Time and Tide

(Critical Survey of Contemporary Fiction)

Captain Arthur McKay is given command of the cruiser USS JEFFERSON CITY after his best friend, Win Kemble, proves to be a coward during the United States Navy’s worst-ever defeat at Savo Island in 1942. While earning the respect of his crew and trying to prove his friend’s innocence, McKay discovers that he no longer cares for Rita, his manipulative wife, and begins to think that he loves Lucy, Rita’s sister and Kemble’s wife.

Half the novel is devoted to McKay’s story, the rest to the lives of a dozen or so of his men, the most compelling being Frank Flanagan, an innocent from the Bronx fleeing the prospect of becoming a priest, and Montgomery West, a film actor who longs to transfer his celluloid heroics to the real world and earn the affection of the English starlet he adores.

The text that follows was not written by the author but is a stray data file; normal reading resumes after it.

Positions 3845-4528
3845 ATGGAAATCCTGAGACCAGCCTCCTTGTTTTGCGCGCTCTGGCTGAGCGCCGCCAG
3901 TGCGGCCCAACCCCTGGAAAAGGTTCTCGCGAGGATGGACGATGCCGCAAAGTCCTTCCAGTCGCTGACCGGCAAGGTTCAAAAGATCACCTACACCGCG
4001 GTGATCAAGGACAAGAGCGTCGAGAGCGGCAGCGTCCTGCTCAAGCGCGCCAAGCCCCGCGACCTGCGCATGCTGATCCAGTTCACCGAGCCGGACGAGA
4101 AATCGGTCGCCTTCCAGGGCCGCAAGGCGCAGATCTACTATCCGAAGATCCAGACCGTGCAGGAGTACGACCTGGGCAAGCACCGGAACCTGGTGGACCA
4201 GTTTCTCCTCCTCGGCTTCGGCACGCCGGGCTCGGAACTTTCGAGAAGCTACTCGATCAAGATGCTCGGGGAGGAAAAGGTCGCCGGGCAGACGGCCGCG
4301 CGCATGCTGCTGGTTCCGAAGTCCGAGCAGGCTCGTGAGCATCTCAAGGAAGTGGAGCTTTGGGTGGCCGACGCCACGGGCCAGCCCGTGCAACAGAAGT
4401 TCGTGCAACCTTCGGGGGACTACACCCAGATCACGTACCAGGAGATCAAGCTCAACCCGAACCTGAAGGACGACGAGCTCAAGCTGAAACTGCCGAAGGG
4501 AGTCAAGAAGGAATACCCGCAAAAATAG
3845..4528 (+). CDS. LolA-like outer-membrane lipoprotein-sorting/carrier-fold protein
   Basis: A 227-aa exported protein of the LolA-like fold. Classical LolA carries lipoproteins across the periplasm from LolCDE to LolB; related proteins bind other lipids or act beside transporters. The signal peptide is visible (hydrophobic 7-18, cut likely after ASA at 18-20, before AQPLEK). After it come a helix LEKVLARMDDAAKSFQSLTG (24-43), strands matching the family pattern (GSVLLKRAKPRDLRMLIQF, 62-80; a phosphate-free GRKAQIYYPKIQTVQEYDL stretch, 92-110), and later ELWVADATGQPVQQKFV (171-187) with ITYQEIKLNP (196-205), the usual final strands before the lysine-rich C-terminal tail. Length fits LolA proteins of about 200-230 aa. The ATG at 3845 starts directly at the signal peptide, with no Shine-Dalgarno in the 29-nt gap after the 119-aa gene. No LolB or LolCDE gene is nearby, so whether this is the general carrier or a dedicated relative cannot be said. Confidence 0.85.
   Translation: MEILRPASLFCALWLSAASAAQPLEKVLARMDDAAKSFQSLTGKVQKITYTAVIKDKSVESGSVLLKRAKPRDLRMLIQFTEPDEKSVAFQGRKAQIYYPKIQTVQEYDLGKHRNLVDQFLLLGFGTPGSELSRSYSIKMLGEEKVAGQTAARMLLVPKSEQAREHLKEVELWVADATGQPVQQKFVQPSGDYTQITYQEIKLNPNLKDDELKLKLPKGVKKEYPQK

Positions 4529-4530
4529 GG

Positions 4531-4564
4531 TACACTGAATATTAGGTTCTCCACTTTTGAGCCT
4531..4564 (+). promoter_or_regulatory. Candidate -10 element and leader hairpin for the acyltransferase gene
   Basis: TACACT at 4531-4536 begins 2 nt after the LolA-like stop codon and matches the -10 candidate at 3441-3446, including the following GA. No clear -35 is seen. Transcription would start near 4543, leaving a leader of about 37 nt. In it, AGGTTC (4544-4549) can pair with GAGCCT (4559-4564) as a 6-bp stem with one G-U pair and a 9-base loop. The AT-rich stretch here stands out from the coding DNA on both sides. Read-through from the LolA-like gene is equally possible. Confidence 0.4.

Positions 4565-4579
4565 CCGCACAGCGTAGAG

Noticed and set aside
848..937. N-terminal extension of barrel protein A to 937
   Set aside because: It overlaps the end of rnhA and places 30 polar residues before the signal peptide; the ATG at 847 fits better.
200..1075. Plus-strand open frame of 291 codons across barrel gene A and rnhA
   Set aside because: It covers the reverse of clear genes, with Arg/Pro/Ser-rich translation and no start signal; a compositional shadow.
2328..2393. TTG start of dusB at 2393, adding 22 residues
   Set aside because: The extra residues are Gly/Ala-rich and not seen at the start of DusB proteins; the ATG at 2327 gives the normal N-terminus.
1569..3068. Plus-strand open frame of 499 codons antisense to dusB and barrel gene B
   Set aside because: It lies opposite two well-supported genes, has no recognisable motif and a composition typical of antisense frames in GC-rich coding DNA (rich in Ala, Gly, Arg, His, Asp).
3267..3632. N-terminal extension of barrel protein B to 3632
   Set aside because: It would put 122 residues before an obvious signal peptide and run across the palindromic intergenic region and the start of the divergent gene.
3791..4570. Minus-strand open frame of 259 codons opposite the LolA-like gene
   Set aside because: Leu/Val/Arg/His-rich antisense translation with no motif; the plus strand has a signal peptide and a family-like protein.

TIME AND TIDE traces the exploits of these men over the final three years of the war in a series of bloody battles from Australia to the Aleutian Islands. Thomas Fleming, who portrayed military ineptitude in Korea and Vietnam in THE OFFICERS’ WIVES, vividly displays the grotesque horrors of war while examining the dangers posed to both ordinary seamen and career officers by the stupidity of admirals overly concerned with their careers. Indeed, Fleming describes almost everything that can go wrong during the heat of battle.

While Fleming tosses in many cliches of war fiction, he attempts to offer more than a mere entertainment. Owing more to the spirit of Herman Melville than to that of Herman Wouk, TIME AND TIDE’s true subjects are moral ambiguity and America’s loss of innocence.